Although there are several different types of sterilizers available, steam sterilization is the most common and least expensive type of sterilization. The three main types of steam sterilization cycles are gravity displacement and dynamic air removal (prevacuum and steam flush pressure pulse). Both of which are used frequently in the outpatient setting. .
Gravity Displacement Sterilization Process
The gravity displacement method of sterilization includes the admission of warm air into the top or side chambers of the chamber. Because steam is lighter than air, it will naturally push the heavier air out of the bottom and replace it with steam. Cycles in gravity displacement sterilizers will generally take longer than other types of cycles due to the nature of the mechanical process.
Dynamic Air Removal Sterilization Process
The dynamic air removal method of sterilization is a much quicker and more efficient manner of sterilization. This method pumps air out of the chamber first before adding the steam. This way, the total time needed to sterilize and dry the instruments is decreased. Although both methods effectively sterilize instruments, the dynamic air removal sterilization process is the most popular and time-efficient method.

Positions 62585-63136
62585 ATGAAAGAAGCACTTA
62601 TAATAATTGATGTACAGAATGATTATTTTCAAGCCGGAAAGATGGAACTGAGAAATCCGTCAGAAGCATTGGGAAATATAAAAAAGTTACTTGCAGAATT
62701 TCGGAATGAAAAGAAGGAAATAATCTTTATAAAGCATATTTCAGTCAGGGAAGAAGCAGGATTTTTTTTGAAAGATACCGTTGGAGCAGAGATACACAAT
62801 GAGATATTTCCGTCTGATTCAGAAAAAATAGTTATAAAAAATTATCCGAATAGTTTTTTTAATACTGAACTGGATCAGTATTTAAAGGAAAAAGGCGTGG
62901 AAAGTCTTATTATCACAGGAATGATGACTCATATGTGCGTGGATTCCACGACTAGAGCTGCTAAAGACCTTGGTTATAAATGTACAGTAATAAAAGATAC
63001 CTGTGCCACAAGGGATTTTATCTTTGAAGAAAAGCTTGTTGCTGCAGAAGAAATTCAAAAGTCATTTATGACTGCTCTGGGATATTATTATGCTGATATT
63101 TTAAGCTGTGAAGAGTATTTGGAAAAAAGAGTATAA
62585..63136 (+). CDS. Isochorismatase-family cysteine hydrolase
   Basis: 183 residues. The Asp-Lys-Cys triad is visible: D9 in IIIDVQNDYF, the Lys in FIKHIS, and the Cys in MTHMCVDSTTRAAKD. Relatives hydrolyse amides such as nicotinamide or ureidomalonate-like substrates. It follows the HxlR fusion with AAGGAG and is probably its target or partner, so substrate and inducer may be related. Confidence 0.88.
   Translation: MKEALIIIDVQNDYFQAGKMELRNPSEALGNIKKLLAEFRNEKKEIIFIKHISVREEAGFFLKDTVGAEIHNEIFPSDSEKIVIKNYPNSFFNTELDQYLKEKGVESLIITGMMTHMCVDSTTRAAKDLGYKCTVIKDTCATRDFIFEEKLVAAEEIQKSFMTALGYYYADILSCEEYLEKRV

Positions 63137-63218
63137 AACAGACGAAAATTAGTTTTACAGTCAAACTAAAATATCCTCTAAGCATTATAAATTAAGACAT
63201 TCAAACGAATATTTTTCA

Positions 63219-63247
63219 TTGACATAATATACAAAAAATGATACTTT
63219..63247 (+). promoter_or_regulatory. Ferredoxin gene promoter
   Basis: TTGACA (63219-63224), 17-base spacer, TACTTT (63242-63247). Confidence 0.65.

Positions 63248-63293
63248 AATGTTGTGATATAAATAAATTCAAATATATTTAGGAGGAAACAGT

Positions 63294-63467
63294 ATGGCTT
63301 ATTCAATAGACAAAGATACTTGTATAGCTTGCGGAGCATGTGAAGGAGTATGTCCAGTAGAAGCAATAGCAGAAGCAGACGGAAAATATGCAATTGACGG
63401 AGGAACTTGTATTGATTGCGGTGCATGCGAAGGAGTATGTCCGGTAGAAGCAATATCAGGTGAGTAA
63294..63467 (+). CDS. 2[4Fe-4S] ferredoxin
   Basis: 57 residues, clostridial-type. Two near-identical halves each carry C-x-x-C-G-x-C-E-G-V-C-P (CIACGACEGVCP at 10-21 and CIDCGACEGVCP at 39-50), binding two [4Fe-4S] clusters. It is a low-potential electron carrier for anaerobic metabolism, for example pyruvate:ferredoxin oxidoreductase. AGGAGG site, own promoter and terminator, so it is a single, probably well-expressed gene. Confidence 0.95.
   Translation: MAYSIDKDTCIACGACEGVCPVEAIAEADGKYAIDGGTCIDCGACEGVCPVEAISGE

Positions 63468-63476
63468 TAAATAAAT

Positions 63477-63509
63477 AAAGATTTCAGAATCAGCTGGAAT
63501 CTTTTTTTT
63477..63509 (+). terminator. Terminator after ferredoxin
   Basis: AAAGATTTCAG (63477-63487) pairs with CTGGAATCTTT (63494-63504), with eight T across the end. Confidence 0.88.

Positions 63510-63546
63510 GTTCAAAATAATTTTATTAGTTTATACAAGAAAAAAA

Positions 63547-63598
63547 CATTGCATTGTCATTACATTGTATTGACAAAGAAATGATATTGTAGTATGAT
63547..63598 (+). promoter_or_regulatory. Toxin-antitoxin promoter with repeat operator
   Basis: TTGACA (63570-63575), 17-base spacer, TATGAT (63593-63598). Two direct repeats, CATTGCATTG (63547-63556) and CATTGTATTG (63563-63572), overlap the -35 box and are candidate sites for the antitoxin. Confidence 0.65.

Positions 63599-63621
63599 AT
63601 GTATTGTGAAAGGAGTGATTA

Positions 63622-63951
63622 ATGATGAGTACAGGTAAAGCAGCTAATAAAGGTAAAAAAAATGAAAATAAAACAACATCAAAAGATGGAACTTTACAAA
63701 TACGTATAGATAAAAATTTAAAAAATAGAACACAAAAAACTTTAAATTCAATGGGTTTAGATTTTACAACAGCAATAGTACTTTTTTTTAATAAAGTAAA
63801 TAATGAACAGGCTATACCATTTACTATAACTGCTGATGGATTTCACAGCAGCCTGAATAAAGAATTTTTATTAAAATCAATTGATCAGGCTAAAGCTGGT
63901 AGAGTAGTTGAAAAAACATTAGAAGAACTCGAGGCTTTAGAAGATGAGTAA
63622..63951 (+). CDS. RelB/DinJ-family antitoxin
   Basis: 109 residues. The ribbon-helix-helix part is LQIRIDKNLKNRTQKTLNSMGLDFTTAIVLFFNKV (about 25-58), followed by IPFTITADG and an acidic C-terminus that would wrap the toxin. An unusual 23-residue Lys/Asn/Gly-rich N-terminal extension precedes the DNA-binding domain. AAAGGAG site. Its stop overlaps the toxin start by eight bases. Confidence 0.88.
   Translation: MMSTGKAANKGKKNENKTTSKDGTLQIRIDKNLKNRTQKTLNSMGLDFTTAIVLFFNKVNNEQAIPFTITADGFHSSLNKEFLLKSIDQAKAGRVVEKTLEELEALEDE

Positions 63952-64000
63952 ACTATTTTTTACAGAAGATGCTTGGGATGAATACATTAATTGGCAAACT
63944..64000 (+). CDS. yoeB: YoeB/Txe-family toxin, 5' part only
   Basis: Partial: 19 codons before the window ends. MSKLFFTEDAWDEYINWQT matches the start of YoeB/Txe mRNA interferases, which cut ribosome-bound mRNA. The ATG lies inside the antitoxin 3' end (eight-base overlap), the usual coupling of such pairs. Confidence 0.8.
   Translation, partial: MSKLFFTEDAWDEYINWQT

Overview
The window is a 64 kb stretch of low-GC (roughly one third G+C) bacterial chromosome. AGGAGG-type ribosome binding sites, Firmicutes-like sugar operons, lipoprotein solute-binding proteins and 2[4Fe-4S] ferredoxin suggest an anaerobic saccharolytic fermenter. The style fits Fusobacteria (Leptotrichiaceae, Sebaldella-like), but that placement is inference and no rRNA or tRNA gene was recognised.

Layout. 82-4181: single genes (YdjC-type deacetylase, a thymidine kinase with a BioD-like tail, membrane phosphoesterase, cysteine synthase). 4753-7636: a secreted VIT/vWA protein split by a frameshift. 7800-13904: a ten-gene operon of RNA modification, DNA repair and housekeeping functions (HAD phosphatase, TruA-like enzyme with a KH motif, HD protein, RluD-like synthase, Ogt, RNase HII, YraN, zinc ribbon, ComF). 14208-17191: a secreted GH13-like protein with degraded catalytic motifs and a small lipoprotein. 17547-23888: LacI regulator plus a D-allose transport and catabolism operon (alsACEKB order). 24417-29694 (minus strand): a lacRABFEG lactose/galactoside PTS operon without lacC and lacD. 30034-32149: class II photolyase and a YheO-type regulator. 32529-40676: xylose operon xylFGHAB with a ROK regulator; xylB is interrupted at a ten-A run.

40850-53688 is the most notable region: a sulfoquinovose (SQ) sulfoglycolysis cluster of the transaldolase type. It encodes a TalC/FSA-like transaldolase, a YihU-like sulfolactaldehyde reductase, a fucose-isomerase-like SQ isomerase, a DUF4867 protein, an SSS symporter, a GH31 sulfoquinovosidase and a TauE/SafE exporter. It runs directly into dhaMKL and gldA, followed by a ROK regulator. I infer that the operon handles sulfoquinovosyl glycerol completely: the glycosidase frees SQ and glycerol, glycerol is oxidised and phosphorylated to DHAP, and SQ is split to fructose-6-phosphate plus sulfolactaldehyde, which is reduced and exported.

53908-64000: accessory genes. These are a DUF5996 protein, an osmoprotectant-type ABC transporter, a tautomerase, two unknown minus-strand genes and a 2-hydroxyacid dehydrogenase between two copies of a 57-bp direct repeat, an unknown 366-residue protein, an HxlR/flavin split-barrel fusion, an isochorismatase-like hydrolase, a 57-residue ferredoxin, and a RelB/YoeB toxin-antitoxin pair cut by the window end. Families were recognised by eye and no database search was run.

Chemical Indicators in the Sterilization Process
The sterilization process is essential, but this process would all be done in vain if it weren’t for chemical indicators telling us that sterilization parameters were met. The role of chemical indicators is to detect and monitor the sterilization process so that we, as healthcare professionals, can feel comfortable using them on our patients. Instrument packaging includes two types of chemical indicators, internal and external chemical indicators: